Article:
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Training: Steps to getting it right for employers



Training is an integral aspect of any successful business or organisation. Without it, employees can’t learn new skills or keep up with the latest industry developments, with negative consequences for employers.

But it’s not enough just to have a learning and development programme in place, it needs to be efficient and effective.


The first important step is for a company to review its existing offer. If it isn’t yet mapped into an apprenticeship standard, then consider the vast amount of benefits involved.

More than 250,000 workplaces across England currently offer apprenticeships, and they’re a proven way of nurturing talent, responding to skills shortages and achieving growth.  Existing employees can complete an apprenticeship too, it doesn’t mean external recruitment is required.


Make sure your training programme is properly structured. Look at each job level within the organisation and develop a bespoke pathway with specific targets in place to meet business needs and certain standards.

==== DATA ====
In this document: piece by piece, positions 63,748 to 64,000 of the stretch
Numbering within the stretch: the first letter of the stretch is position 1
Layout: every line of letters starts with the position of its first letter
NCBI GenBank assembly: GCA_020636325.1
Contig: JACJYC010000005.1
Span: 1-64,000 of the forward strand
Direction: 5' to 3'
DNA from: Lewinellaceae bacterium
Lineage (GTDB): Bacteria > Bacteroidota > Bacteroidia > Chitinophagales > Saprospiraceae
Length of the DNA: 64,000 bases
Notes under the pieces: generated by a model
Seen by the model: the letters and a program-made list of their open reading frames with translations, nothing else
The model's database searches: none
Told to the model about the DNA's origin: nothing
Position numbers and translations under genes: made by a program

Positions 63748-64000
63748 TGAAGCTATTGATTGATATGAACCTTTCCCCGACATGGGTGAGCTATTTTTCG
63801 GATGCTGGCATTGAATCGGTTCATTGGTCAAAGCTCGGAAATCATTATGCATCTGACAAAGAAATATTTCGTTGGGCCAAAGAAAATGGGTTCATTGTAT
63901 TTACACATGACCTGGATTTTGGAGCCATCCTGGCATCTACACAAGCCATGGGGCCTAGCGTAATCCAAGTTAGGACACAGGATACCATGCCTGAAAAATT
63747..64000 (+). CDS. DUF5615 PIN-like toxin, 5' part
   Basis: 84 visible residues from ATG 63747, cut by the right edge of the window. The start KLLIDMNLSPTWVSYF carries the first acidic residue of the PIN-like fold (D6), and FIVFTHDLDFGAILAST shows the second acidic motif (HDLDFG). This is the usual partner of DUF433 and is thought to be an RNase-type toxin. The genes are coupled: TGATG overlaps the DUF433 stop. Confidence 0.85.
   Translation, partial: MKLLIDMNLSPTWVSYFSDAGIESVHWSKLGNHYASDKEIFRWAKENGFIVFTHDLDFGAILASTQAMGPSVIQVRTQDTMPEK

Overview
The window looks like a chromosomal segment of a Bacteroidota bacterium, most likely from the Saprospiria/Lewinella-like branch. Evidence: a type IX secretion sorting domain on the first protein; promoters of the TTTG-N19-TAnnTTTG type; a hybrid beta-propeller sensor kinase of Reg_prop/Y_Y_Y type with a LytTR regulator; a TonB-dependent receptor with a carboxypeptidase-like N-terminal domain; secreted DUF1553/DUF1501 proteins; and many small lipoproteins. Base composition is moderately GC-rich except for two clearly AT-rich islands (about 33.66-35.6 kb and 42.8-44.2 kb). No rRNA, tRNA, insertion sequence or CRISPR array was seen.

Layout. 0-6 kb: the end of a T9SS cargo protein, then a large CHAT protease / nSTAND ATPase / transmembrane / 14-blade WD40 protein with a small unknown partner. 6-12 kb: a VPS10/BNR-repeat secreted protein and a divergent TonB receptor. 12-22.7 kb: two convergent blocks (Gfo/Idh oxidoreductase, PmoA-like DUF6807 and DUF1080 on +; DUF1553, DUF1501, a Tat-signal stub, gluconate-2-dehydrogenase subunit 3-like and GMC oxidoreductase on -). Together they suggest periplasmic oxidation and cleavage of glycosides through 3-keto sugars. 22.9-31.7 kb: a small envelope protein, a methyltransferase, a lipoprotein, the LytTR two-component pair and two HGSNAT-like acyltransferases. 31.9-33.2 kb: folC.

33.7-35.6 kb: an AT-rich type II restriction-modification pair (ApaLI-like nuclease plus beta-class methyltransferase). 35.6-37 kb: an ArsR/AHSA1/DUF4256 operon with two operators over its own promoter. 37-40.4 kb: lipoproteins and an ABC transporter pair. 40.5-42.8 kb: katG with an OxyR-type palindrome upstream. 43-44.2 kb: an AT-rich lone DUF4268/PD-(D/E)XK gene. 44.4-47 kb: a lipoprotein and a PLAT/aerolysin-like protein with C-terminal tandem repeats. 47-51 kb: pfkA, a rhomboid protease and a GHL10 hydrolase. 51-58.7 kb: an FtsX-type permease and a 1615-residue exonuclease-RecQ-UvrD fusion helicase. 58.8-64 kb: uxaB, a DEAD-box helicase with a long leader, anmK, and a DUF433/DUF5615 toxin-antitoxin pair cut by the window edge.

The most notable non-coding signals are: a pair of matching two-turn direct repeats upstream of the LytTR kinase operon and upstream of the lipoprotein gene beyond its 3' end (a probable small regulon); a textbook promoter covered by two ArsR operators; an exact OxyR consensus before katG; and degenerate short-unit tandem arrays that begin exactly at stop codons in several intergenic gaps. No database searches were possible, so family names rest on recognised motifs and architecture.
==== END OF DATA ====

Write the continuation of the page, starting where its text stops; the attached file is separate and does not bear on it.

This should form a clear outline of what individuals need to do in order to develop and progress to the next level, what is expected of them, the courses available and the qualifications they lead to. It may even result in the creation of new roles.


A key element of a successful learning and development programme is to make it attractive and appealing to employees. Be clear on how will it benefit them, their career path and the place they work in general.

Apprenticeship Levy

A crucially important consideration is that once the Apprenticeship Levy comes into force as of April 2017, businesses with a wage bill of more than £3m will have to pay a levy of 0.5 per cent of their payroll to help fund apprenticeships across the UK.

This means now really is the time to review existing processes and if necessary find out how you can utilise the levy to fund training and improve your learning and development offering.










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